## LaTuXiT

If you've ever given a scientific presentation using macOS, chances are you've run across a very handy program called LaTeXiT. This utility allows you to create nicely cropped LaTeX typset equations that can be dragged and dropped into slides. A nice feature is the use of an equation library, allowing the user to keep track of their LaTeXiT history, make modifications to existing equations, and share equations between computers. Even neater is the LinkBack feature that allows image files that have been generated with LaTeXiT to be re-opened for editing when they are dragged back into the application. That way you can drag an equation from a Keynote slide into LaTeXiT, make some edits, then drag the new image back into the slide. This is really handy when you make mistakes, or when dealing with lots of equations with slight variations.

There isn't anything quite so slick for Linux, at least anything that functions as a stand-alone package. There is KFormula, but this is now part of the Calligra suite (formerly KOffice). Since I don't use KDE or Calligra, and don't want to pull a bunch of unwanted dependencies, I decided to write something a little more lightweight.

My solution, LaTuXiT, a simple Bash script that requires no dependencies outside of the standard Tex Live core (other than Ghostscript for additional PostScript support). The script replicates two of LaTeXiT's key features: an equation library, and a reverse lookup feature to allow editing of existing equations. LaTuXiT works by hashing each equation string and building a library. Metadata written as comments in the output PDF and PostScript images allows LaTuXiT to match an image to an equation in the library. LaTuXiT has full RGB color support and also accepts any of the 68 standard colors known to dvips. Equations can be processed using several of the standard amsmath equation environments, and using custom LaTeX pre- and post-amble files. Due to its command-line nature, LaTuXiT provides a handy way of processing many equations from a batch script. For more details on the workings of LaTuXiT, please visit its GitHub page.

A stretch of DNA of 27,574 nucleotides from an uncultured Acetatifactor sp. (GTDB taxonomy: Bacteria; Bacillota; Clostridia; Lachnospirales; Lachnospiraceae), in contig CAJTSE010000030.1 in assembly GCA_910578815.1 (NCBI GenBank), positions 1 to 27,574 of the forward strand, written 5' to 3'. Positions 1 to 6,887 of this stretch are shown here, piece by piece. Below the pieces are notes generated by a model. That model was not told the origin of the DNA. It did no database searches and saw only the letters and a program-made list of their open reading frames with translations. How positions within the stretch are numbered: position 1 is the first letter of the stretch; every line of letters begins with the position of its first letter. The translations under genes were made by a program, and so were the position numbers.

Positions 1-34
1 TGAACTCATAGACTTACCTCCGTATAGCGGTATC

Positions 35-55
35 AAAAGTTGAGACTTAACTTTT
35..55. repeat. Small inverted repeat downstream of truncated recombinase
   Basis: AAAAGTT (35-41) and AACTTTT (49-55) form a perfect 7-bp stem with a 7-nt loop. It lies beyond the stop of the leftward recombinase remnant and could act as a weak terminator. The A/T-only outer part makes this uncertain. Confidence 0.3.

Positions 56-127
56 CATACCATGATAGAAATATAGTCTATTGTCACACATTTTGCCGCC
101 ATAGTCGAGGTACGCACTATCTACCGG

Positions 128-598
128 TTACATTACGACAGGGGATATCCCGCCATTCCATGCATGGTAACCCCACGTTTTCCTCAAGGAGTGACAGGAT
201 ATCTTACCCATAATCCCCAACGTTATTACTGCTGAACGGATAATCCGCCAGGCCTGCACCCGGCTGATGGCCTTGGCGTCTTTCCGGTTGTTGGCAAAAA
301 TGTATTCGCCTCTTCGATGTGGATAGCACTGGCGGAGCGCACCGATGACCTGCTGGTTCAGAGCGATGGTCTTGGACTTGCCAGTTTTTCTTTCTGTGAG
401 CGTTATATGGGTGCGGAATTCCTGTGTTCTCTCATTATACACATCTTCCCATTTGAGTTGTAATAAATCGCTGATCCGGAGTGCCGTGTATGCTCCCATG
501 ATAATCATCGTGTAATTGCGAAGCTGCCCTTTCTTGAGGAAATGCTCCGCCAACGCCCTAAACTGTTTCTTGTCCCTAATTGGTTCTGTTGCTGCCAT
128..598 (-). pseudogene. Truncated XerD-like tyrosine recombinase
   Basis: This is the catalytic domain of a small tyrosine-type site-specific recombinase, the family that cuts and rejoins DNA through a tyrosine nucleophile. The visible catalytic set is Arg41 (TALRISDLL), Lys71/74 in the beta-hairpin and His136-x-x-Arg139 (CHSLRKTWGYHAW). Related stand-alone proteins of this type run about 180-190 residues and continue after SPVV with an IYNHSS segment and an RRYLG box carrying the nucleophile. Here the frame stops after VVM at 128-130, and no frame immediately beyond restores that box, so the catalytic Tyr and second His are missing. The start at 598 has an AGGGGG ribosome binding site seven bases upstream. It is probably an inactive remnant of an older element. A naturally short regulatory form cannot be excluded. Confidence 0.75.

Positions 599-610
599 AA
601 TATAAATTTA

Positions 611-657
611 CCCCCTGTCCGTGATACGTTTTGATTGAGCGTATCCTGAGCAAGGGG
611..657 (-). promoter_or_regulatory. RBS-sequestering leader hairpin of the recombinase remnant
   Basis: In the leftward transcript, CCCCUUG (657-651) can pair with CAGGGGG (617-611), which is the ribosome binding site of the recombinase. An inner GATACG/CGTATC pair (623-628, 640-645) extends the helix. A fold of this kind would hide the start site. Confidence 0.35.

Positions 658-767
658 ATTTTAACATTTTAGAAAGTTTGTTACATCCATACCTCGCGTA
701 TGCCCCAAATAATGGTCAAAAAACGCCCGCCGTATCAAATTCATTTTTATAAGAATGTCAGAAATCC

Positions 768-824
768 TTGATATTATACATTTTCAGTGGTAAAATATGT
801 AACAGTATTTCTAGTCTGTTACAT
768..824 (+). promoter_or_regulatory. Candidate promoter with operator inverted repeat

## Basic usage

Suppose we want a nice red image of the canonical partition function... here's a short example of a possible LaTuXiT workflow.

`latuxit -e 'Z=\sum_s e^{\beta E_s}' -c 'Red'`

There should now be two files in the working directory: latuxit.pdf, and latuxuit.ps. Let's open latuxit.pdf and see what it looks like.

Whoops, it looks like we missed a minus sign, and how about we make the equation green instead.
The following command will extract equation metadata from `latuxit.pdf`

and open the
equation in an editor where it can be corrected. Easy!

`
latuxit latuxit.pdf -c '{102,255,0}'
`

Let's check the modified image. Snazzy.

## Searching the equation library

Suppose you want to edit an equation but you've lost the image file. You can kind of remember the syntax, but it's long and complicated so you don't really fancy attempting to type it out again. What do you do then?

Thankfully LaTuXiT offers a solution. As a starting point you could simply run LaTuXiT in "search" mode

`latuxit -s 'sin'`

dabade05b27e49e91c5873deabb8f82f2

\cos^2 x +\sin^2 x = 1

dee8ff71994abccb0897510910c944468

\sin 2\theta = 2\sin \theta \cos \theta

dabade05b27e49e91c5873deabb8f82f2

\cos^2 x +\sin^2 x = 1

dee8ff71994abccb0897510910c944468

\sin 2\theta = 2\sin \theta \cos \theta

The output shows a list of matching hashes from the library and the corresponding equations.
Say the first match is the equation that we want. To reprocess it we can simply run LaTuXiT in `hash`

mode.
The hash string that is passed as a command-line argument should be long enough to ensure a unique match.
LaTuXiT will abort if multiple matches are found. The equation will be opened in an editor so that it can be modified
prior to processing.

`latuxit -m dabad`